There was real profit in MG Rover sales
We rarely ever sold a car at a loss like some dealers do – if we were coming to the end of the rope in terms of profit on a deal, it wasn’t uncommon for our Dealer Principal to step in, shake hands with the customer and pretty much say ‘that’s yer lot, buy or bugger off’. Sales targets were pretty realistic, and we were incentivised over things such as recommending a friend or relative for repeat business – it was a really pleasant environment to work in.
Any of you who came to our 20th anniversary gathering at Gaydon last year may remember I touched upon communication with HQ. In the BAe or BMW era, communication with Head Office was a complicated and convoluted affair when it came to ordering cars for stock or for sale – especially if bespoke or fitted with options. The Monogram process was a cracking idea giving the retail customer a genuine tailored vehicle rather than something off the peg, especially in terms of colour.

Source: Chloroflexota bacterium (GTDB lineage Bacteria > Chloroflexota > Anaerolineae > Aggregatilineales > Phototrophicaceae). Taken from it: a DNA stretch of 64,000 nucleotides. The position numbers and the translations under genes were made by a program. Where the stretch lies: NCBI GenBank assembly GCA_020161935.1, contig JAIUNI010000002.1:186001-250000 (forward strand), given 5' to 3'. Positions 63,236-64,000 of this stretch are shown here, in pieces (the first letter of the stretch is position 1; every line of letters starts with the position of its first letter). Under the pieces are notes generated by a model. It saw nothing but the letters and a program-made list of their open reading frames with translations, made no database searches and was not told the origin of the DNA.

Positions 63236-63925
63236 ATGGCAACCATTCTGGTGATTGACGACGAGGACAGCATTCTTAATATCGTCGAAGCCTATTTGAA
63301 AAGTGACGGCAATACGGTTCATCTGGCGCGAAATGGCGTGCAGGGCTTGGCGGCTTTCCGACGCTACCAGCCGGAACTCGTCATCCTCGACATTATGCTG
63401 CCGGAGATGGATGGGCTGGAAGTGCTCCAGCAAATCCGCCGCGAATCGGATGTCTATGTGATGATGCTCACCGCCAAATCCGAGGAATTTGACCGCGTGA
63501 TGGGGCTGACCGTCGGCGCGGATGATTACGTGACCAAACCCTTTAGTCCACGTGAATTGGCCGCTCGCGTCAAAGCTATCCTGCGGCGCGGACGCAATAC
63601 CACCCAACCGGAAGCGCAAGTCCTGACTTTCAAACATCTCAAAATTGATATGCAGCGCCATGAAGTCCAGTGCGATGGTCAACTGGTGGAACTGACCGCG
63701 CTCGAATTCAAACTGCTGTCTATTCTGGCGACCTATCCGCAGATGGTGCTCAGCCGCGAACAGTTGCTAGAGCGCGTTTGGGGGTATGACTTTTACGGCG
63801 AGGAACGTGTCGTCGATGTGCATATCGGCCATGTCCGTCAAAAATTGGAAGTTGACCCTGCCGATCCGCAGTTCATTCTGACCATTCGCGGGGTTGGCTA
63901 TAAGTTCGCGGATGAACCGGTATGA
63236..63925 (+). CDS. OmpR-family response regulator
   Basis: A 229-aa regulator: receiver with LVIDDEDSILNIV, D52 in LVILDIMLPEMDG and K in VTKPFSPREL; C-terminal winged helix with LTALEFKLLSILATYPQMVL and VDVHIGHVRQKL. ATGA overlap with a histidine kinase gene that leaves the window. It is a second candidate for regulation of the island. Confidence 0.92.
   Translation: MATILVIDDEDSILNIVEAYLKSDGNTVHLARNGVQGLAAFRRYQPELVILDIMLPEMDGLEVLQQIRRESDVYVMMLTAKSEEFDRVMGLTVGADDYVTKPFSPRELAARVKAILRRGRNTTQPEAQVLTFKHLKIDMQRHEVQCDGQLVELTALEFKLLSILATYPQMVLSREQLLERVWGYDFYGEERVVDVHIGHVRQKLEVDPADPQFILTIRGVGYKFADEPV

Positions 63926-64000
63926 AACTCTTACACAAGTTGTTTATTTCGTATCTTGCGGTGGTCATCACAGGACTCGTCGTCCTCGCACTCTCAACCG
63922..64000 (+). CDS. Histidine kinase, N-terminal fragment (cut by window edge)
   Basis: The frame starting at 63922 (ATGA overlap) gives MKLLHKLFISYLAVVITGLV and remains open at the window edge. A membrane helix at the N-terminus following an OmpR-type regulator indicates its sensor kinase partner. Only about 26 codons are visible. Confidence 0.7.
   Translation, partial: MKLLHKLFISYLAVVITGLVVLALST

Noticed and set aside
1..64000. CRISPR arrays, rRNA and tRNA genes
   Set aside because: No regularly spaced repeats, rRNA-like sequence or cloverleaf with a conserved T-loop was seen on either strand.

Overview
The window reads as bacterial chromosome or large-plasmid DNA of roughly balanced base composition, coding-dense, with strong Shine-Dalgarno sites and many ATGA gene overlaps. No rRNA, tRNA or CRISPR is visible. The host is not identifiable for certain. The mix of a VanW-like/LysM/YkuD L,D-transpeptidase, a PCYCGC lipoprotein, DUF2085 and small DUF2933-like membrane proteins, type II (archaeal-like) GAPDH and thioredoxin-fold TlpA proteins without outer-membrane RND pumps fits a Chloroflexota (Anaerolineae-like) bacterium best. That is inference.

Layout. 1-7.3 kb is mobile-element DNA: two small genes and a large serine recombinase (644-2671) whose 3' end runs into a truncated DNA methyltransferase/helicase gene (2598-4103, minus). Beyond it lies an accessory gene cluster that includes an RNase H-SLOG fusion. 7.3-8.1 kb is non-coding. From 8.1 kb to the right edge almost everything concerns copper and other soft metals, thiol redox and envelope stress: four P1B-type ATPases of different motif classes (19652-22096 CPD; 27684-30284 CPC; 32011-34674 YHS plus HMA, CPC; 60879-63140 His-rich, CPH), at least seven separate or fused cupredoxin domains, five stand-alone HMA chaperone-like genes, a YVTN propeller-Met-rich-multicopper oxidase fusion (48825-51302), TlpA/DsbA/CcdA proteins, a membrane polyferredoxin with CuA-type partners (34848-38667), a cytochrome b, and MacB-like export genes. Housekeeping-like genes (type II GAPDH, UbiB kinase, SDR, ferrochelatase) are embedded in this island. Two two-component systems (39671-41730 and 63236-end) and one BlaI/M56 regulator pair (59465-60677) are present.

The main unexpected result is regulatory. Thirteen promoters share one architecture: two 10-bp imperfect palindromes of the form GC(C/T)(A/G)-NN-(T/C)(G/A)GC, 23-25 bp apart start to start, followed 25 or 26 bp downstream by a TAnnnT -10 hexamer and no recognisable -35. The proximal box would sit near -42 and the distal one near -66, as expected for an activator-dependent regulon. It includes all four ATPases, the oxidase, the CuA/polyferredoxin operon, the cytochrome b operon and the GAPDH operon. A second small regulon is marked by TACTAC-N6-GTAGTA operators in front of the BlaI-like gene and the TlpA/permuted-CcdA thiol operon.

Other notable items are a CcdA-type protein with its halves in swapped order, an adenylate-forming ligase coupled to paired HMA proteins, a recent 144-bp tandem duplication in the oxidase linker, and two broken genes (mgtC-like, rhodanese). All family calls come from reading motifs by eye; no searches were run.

The uptake was fairly good albeit pricey and, when it came to getting a date of when the car was ‘physical’ – the term where the car drops off the end of the track ready for shipment, the answer could be had inside an hour. Bespoke cars in the BMW era could take days to get an answer. We never struggled to locate cars either, many a run up to Longbridge to collect a vehicle ensued if group dealer stock couldn’t find something, our nearest group dealer was PVH Coventry – formerly known as Quicks Parkside.
Great comms and a fighting spirit
Information was fed from Longbridge regularly about how the company as a whole was doing and local Area Managers often popped by to rally the troops and boost morale if it was required. The first signs of things going wrong came with the upheaval of the parts system to Caterpillar Logistics – a major balls up in my opinion.
It also coincided with thousands of part numbers for obsolete models being deleted from the system in the interests of cost-cutting despite there still being thousands of cars in everyday use.